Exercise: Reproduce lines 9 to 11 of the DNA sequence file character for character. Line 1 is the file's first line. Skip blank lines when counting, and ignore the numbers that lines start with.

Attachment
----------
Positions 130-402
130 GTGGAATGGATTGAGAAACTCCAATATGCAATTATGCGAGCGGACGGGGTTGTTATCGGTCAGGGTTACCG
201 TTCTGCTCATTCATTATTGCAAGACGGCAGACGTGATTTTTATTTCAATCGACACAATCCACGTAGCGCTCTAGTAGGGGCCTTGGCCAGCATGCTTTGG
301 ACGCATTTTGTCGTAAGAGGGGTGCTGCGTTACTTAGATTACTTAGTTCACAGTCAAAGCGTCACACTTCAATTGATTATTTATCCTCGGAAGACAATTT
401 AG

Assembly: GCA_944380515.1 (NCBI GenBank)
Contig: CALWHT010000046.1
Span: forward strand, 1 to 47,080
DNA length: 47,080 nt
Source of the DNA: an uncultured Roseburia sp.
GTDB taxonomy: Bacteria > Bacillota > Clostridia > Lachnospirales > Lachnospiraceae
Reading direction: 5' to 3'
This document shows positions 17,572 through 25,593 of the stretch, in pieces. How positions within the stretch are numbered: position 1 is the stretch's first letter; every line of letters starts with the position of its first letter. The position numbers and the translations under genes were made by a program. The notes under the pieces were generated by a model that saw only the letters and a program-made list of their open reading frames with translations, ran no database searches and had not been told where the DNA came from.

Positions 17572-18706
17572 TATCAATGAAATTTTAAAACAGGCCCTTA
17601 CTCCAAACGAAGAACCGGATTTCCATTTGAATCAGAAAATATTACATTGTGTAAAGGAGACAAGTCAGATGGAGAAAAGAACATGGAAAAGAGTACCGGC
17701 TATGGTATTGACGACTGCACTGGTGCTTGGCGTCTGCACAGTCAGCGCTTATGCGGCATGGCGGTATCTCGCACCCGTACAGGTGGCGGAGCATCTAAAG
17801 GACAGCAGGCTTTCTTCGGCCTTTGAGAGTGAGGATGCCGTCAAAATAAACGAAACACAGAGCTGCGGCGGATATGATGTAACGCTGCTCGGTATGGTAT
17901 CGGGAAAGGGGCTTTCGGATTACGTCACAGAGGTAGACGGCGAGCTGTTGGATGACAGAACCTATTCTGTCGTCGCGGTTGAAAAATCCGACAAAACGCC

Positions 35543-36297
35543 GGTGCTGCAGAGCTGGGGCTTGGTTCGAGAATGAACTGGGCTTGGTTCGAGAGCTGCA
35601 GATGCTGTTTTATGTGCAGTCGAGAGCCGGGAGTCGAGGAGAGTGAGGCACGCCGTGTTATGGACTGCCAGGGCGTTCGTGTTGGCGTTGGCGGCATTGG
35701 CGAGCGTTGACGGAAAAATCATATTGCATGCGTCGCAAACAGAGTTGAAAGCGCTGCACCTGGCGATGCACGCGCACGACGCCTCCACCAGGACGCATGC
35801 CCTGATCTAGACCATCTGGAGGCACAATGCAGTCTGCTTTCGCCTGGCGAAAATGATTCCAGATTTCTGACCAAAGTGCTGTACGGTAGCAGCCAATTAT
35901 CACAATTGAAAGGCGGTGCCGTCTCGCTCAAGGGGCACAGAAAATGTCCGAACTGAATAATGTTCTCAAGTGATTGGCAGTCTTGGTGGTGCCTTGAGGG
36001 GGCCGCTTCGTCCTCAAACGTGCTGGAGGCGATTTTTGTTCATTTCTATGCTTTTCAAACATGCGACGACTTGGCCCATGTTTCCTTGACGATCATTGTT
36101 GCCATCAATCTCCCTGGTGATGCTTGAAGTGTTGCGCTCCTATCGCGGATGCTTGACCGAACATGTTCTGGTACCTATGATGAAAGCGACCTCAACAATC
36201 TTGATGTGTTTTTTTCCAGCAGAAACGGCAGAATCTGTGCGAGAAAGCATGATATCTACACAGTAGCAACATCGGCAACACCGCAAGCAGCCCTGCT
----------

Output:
DNA length: 47,080 nt
Source of the DNA: an uncultured Roseburia sp.
GTDB taxonomy: Bacteria > Bacillota > Clostridia > Lachnospirales > Lachnospiraceae